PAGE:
New California law aims to rid farmers markets of cheaters

Tougher regulations and increased funding aim to help keep California farmers markets for farmers only

Bringing to fruition a decade-long campaign by farmers market stakeholders, on Friday, California Gov. Jerry Brown signed AB 1871, which for the first time provides what supporters say is adequate funding to ensure that growers at certified farmers markets produce what they sell.

“This is the single-most significant change to farmers market laws since they were established in 1977,” said Ben Feldman, chair of the California Alliance of Farmers' Markets.

Starting Jan. 1, 2015, the bill will increase the state fee paid by markets for their vendors from 60 cents to $2 daily. Currently only farmers pay the fee, but next year it will extend to all vendors, including food and crafts sellers in non-agricultural sections.

Legislative analysts have estimated that the bill will raise $1.35 million annually, including more than $1 million in new revenues, which will go to the California Department of Food and Agriculture. It will be used chiefly for hiring new state inspectors and reimbursing counties for local investigative work, as well as maintaining a database of markets and growers.

Across the state, consumers should see more inspectors at farmers markets. As cheaters are caught and fined or suspended from participation, shoppers will have greater confidence that the farms they buy from really grew the produce. In the short term, they may also see a reduction in the quantity and variety of produce at certain markets, as cheating becomes more difficult.

Among other noteworthy provisions of the bill, vendors will no longer be allowed to sell “fresh whole fruits, nuts, vegetables and flowers” in adjacent non-agricultural sections of markets. Noncertified flower vendors are the most common of these. Depending on how state regulators interpret the law, well-known mushroom resellers such as David West and LA Funghi may be excluded from markets, unless they restructure to become growers. Noncertified vendors of juices and dried fruits will not be affected.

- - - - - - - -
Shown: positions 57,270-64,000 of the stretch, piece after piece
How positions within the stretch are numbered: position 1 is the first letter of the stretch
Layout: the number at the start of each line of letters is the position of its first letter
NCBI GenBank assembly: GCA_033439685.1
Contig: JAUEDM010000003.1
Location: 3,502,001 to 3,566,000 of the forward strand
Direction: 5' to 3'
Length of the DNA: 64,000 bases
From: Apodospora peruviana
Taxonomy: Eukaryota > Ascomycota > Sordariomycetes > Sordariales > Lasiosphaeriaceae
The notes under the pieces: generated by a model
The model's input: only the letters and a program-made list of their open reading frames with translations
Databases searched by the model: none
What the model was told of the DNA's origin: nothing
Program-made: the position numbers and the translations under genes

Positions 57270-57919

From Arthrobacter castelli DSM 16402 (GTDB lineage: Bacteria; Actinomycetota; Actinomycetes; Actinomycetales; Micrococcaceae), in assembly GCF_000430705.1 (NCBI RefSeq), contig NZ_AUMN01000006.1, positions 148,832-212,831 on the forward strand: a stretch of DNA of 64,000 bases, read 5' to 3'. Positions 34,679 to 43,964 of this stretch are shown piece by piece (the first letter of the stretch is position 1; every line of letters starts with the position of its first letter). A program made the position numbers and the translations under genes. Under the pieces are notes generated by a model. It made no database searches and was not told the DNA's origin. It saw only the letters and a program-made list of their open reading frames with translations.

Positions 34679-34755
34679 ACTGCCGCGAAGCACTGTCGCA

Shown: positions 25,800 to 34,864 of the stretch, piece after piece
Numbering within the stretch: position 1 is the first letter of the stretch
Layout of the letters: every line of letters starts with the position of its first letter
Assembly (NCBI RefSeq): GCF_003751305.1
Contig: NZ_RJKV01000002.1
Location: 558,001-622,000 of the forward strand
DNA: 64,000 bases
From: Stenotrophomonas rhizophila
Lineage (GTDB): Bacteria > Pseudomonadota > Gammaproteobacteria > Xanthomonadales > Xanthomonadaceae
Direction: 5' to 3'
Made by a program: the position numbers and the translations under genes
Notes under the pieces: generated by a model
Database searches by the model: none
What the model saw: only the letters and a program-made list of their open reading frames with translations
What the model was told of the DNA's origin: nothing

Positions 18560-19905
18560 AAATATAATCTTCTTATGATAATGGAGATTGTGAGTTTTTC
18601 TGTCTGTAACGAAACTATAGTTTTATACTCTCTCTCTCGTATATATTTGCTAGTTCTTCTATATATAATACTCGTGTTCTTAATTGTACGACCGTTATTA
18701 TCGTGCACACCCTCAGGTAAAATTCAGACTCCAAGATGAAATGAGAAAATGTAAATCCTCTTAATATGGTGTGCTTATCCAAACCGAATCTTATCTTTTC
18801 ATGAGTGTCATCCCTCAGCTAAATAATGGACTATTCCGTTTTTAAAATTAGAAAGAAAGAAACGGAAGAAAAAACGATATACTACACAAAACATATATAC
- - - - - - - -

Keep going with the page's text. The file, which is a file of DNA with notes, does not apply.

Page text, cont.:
Growers will be required to post conspicuous signs with the name and location of their farm, which will be helpful for shoppers. The sign must also state “We grow what we sell,” a declaration that may appear superfluous (vendors in agricultural sections already are supposed to grow what they sell), but is intended to make cheating a more clear-cut violation. The bill creates a new misdemeanor, making false statements about the grower, growing area or growing practices of agricultural products punishable by a fine of up to $2,500 and imprisonment of up to six months.

In late 2012, stung by media exposes of farmers market cheating, Los Angeles County Agricultural Commissioner Kurt Floren boosted enforcement. Since then, inspectors have issued 66 citations for cheating, resulting in multiple fines totaling up to $6,600 per vendor, and 16 suspensions and proposed suspensions, said Ed Williams, deputy agricultural commissioner. This is a huge change from previous years, when only a few citations were issued.

Los Angeles County inspectors will now have a long-term source of funding for enforcement, and when they suspect a vendor of cheating, they will have greater assurance that their counterparts in other counties will have the resources to conduct timely farm visits. A pilot program funded by the state Department of Food and Agriculture between May 1 and June 20 proved effective in coordinating enforcement efforts between Los Angeles and eight other counties, according to a report presented at a farmers market advisory meeting in Sacramento on Sept. 17.

A survey of a dozen farmers and shoppers at markets last weekend found almost unanimous support for enhanced enforcement.

As he loaded his cart at the Hollywood farmers market, Daniel Mattern, chef of Cooks County restaurant, said that AB 1871 will “help protect me, because as someone who buys a lot of produce at farmers markets, I like to know that it’s actually coming from the farm I buy it from.”

“The devil’s in the details whether enforcement will be effective, but I’m cautiously optimistic,” said Scott Beylik, a vegetable grower in Fillmore.

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